obligations under the SFIP as a prerequisite to bringing an action against a WYO Company to
contest a denial of coverage. 44 C.F.R. pt. 61, app. A(1), art. VII(R). The Third Circuit strictly
construes a claimant’s obligation to comply with SFIP provisions because any claim paid is a
direct charge to the United States Treasury. Suopys, 404 F.3d at 809. One requirement is to
submit “a proof of loss . . . signed and sworn to by you.” 44 C.F.R. pt. 61, app. A(1), art.
VII(J)(4). The Third Circuit has also reiterated that the SFIP “require[s] [an insured] to submit
for approval a signed and sworn proof-of-loss statement by FEMA’s deadline.” Psychiatric Sols.,
Inc. v. Fid. Nat’l Prop. & Cas. Ins. Co., 652 F. App’x 122, 123–24 (3d Cir. 2016).
Plaintiff does not contest that he must submit a signed proof of loss to receive benefits
under the SFIP. Neither does he dispute that the proof of loss Mehmel emailed to Defendant on
April 29, 2014 contains no signature. Plaintiff instead asserts that there is a genuine dispute of
material fact in reliance on his public adjuster Mehmel’s declaration, which states that Mehmel
“strongly believes” he sent a signed version to Defendant at some point before this litigation
commenced. Mehmel, however, concedes that he has no documentation showing he ever
transmitted it and is also unable to specify when he supposedly did so. In light of these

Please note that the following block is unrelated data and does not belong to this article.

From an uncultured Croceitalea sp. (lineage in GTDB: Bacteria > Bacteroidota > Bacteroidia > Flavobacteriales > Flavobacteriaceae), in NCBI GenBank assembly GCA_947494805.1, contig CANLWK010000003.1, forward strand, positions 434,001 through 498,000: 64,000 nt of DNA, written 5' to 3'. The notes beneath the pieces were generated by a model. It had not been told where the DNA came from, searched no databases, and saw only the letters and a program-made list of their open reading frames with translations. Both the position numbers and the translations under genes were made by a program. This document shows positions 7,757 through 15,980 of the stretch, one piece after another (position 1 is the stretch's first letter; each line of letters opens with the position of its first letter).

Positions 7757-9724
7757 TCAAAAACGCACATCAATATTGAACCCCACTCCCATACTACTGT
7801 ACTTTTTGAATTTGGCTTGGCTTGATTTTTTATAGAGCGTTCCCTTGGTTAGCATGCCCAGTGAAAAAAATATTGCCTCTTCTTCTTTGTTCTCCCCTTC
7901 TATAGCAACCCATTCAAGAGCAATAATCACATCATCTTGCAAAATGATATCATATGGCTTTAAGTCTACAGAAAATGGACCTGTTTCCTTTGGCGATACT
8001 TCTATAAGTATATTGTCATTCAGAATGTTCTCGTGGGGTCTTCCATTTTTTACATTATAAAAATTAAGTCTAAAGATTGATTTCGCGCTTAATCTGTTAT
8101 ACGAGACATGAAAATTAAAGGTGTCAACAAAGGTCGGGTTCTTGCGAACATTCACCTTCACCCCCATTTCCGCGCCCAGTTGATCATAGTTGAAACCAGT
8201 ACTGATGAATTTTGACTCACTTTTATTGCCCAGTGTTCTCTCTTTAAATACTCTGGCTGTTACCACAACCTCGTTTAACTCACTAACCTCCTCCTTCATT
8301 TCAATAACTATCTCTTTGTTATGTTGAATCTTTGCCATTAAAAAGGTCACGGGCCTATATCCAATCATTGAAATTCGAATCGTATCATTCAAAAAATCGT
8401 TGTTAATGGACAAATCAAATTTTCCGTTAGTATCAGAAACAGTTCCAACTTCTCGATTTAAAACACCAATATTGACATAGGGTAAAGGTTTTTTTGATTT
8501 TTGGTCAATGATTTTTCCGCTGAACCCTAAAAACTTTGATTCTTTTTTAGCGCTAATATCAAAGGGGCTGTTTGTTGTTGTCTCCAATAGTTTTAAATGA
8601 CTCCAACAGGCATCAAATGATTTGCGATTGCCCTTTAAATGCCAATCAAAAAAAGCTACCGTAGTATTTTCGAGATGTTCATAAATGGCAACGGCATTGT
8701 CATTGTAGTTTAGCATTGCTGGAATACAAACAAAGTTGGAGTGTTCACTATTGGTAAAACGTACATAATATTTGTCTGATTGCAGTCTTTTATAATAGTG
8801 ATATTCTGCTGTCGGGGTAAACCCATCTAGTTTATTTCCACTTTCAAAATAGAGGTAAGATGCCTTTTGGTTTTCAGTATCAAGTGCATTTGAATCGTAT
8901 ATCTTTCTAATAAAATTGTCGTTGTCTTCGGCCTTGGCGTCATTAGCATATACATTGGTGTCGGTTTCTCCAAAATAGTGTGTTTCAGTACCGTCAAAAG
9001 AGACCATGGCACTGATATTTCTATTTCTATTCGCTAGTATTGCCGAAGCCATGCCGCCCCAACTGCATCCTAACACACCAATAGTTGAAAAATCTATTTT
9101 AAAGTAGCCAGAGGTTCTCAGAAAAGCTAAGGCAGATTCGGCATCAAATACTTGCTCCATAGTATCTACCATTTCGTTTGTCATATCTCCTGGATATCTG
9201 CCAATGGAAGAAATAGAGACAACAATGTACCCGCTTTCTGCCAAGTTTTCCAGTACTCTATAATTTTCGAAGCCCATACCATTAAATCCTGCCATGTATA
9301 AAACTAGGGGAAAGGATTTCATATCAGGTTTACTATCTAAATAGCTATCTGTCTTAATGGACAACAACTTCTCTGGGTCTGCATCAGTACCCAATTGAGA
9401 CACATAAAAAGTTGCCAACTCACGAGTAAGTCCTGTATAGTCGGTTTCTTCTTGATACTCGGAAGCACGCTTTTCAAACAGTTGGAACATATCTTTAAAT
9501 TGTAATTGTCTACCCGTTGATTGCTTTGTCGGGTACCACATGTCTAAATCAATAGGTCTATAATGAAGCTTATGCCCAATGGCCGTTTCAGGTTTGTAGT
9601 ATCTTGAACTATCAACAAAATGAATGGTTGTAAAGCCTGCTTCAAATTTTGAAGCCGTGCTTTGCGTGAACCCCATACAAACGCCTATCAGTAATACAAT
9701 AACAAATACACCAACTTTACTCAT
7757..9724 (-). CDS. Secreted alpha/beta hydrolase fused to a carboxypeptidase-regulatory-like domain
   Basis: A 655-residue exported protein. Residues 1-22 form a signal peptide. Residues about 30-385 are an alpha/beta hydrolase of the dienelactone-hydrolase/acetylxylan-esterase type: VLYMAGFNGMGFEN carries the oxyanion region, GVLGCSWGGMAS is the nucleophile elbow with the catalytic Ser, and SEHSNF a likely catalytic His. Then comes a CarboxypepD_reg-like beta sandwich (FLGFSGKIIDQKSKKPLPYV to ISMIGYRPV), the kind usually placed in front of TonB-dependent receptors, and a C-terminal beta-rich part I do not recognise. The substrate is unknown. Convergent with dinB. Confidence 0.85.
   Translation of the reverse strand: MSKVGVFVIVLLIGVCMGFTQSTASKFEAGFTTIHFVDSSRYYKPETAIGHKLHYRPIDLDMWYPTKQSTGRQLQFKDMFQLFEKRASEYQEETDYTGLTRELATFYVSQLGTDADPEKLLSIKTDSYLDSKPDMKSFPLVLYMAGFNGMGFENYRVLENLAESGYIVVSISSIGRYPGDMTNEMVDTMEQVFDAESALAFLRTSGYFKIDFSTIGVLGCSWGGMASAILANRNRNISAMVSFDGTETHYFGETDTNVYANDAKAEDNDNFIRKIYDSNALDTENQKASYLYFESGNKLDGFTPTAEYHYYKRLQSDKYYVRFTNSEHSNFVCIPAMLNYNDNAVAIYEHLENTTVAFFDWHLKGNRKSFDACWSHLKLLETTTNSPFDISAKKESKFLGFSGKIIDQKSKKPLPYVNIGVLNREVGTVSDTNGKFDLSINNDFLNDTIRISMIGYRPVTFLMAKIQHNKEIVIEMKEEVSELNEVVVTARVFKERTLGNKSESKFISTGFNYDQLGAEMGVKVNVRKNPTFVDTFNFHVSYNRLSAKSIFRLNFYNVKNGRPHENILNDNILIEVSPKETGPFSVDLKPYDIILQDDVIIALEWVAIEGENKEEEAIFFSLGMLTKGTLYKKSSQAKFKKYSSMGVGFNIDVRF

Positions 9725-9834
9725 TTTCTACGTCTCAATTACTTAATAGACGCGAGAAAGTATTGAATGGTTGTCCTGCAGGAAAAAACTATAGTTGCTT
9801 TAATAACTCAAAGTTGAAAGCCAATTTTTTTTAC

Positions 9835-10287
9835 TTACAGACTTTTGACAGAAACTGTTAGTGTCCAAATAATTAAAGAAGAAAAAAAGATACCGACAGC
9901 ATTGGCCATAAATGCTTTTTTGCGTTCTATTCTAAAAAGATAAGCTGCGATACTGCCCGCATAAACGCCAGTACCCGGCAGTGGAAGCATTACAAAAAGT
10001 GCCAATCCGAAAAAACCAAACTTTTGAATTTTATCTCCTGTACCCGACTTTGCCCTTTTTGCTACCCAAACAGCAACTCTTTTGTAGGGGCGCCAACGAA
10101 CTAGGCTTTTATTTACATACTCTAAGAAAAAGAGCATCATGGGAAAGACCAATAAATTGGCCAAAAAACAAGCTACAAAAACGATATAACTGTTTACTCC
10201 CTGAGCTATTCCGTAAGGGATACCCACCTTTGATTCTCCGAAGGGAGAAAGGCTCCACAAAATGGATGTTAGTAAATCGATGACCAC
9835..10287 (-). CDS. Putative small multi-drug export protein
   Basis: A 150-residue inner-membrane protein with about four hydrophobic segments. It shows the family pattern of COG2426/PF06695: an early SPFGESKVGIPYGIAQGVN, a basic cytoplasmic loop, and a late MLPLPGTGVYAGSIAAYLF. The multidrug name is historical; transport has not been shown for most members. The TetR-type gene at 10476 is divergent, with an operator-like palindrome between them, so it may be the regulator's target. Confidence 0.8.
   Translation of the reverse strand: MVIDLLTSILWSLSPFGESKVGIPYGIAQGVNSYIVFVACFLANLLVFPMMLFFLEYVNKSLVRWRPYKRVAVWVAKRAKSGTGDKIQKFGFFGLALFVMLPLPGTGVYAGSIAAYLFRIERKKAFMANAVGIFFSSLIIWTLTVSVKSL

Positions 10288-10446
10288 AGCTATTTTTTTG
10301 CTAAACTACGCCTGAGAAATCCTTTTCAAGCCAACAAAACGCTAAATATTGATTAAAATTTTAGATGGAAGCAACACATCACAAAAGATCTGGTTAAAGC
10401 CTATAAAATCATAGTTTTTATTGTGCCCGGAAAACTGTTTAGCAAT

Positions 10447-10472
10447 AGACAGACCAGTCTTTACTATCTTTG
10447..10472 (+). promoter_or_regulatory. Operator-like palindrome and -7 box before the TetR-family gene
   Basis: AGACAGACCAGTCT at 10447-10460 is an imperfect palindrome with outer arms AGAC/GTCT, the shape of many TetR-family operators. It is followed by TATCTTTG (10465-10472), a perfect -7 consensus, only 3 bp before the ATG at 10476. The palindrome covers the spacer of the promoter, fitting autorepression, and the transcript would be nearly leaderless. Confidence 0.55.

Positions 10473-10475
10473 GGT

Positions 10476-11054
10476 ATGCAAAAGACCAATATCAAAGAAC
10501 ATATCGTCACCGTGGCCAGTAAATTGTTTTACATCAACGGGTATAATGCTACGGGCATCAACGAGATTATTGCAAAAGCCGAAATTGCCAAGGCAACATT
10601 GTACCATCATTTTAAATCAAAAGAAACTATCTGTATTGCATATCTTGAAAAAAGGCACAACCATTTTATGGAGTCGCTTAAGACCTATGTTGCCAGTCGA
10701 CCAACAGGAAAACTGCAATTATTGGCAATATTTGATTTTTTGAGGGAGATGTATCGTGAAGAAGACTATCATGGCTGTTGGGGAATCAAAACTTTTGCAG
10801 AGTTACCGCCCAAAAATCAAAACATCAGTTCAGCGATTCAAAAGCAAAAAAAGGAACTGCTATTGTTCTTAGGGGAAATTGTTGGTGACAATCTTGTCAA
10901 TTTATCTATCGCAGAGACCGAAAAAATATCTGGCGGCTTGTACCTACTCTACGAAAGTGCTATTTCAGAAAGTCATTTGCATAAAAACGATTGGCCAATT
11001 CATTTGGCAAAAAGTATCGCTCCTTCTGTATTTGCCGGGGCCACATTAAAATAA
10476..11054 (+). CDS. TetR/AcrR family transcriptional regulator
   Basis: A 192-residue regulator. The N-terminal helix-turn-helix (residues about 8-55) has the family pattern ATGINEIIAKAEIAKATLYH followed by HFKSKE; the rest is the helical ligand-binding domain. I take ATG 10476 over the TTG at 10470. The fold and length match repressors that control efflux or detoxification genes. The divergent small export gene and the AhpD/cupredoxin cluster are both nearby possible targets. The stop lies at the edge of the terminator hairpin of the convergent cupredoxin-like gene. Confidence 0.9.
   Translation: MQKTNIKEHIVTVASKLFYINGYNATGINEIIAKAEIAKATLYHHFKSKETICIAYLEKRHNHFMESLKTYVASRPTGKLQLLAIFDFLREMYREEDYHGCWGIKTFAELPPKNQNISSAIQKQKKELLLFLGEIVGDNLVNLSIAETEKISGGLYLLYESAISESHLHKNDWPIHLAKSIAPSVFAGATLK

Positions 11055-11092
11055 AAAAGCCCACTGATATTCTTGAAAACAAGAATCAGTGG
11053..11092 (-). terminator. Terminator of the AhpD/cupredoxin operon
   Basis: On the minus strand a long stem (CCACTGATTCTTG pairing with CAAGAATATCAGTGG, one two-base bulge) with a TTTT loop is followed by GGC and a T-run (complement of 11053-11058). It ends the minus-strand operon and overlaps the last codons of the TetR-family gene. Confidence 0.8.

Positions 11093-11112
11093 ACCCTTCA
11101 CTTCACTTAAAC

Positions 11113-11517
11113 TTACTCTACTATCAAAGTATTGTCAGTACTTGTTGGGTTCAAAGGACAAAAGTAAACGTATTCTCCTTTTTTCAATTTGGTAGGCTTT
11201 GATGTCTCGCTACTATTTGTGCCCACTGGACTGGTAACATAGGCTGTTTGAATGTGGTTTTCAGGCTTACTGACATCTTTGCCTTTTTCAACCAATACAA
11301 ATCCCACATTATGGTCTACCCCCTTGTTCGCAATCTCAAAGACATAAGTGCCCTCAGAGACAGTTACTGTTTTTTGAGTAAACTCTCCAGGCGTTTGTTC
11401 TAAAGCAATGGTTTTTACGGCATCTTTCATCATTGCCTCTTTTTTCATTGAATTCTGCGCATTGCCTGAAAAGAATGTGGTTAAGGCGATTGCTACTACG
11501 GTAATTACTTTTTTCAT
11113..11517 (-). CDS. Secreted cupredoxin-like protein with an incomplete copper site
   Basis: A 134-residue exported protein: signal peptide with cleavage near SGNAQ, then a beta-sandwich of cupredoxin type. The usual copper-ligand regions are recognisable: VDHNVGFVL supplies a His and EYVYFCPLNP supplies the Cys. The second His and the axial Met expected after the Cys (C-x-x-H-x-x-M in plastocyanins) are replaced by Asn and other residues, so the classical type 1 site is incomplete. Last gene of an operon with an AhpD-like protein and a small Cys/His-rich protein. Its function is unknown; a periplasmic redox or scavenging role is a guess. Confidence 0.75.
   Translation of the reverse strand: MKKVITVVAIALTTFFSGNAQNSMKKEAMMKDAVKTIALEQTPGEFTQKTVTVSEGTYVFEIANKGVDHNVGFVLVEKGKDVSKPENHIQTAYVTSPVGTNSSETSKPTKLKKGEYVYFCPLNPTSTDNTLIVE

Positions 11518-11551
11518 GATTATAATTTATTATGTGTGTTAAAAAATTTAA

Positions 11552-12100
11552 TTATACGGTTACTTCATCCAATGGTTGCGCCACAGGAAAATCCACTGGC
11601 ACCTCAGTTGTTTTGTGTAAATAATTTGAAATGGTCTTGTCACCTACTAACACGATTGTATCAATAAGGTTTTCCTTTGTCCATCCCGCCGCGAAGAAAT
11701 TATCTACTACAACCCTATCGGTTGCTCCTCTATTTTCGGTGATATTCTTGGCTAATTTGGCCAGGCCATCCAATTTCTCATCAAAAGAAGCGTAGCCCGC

deficiencies, the Court finds that Mehmel’s declaration does not create a disputed issue of fact.
Mehmel repeatedly claims he believes that he sent a signed version but fails to support that belief
with any facts — neither documentation nor details of when and via what medium he submitted
it. Conclusions formed via speculation, no matter how many times repeated, do not demonstrate
personal knowledge. Because Mehmel’s declaration contains no basis of knowledge for its
claims, it fails to raise a genuine dispute of material fact.
Plaintiff’s alternative arguments are utterly lacking. Plaintiff advances that the unsigned
proof of loss bears a title that states the proof of loss is “sworn” and Defendant never challenged
that description. The document’s title does not alter its lack of a signature, and it is not
Defendant’s responsibility to remind Plaintiff of the SFIP’s requirements. Suopys, 404 F.3d at
810 (“[T]he onus [is] on the insured to file the proof of loss within 60 days regardless of the
representations and assistance, or lack thereof, provided by the insurer or its adjuster.”). For the
same reason, the Court rejects Plaintiff’s argument that the unsigned version is identical in
content to the signed version. Plaintiff additionally urges the Court to relax the strict compliance
requirement for SFIP in order to prevent an injustice, and cites a Ninth Circuit case for support.
Ninth Circuit law is not binding on this Court, and Third Circuit precedent clearly demands strict
compliance with the SFIP. Id. at 809. Accordingly, the Court grants summary judgment in favor
For the reasons expressed above, Defendant’s Motion for Summary Judgment is
s/ Robert B. Kugler
ROBERT B. KUGLER
United State District Judge